A conservation brigade of 70 villagers has created a safe haven for the endangered greater adjutant stork.
By Moushumi Basu
PUBLISHED AUGUST 15, 2016
DADARA, INDIA On a cloudy day in July, in a remote village in northeastern India, Charu Das excitedly imitates the awkward movements of a stork with her hands.
In a few months, the greater adjutant stork—called hargilla, which means "swallower of bones" in Sanskrit—will descend on this hamlet, situated in Assam's Brahmaputra Valley, to breed in large numbers.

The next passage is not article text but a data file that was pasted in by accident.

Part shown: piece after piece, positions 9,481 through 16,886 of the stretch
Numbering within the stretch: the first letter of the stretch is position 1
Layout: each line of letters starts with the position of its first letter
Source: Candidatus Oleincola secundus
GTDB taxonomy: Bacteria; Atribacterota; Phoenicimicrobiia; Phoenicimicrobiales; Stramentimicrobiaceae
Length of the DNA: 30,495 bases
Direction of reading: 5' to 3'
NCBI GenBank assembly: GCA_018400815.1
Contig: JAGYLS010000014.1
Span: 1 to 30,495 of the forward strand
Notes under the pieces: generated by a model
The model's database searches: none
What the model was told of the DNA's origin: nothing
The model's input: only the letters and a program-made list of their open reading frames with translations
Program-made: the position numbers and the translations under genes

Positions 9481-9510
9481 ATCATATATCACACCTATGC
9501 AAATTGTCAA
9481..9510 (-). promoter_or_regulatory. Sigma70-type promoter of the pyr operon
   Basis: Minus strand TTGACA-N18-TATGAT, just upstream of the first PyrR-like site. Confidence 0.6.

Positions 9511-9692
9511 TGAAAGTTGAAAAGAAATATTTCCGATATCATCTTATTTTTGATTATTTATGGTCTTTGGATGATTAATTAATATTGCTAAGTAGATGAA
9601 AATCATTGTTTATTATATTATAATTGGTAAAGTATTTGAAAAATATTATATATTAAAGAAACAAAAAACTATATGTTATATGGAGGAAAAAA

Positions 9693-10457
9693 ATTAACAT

"You will soon catch sight of this dark, quirky-looking bird, with large, thick bills, stalking over the beds of these wetlands or on the rain-soaked paddy fields in its typical military gait," Das says.
Dadara and two nearby villages, Pasariya, and Singimari, are flanked by food-rich wetlands and brimming with tall trees perfect for nesting. The region has become a major stronghold for this homely creature: Due mostly to deforestation and widespread development of wetlands, only between 800 and 1,200 greater adjutant storks remain in India and Cambodia, according to the International Union for Conservation of Nature.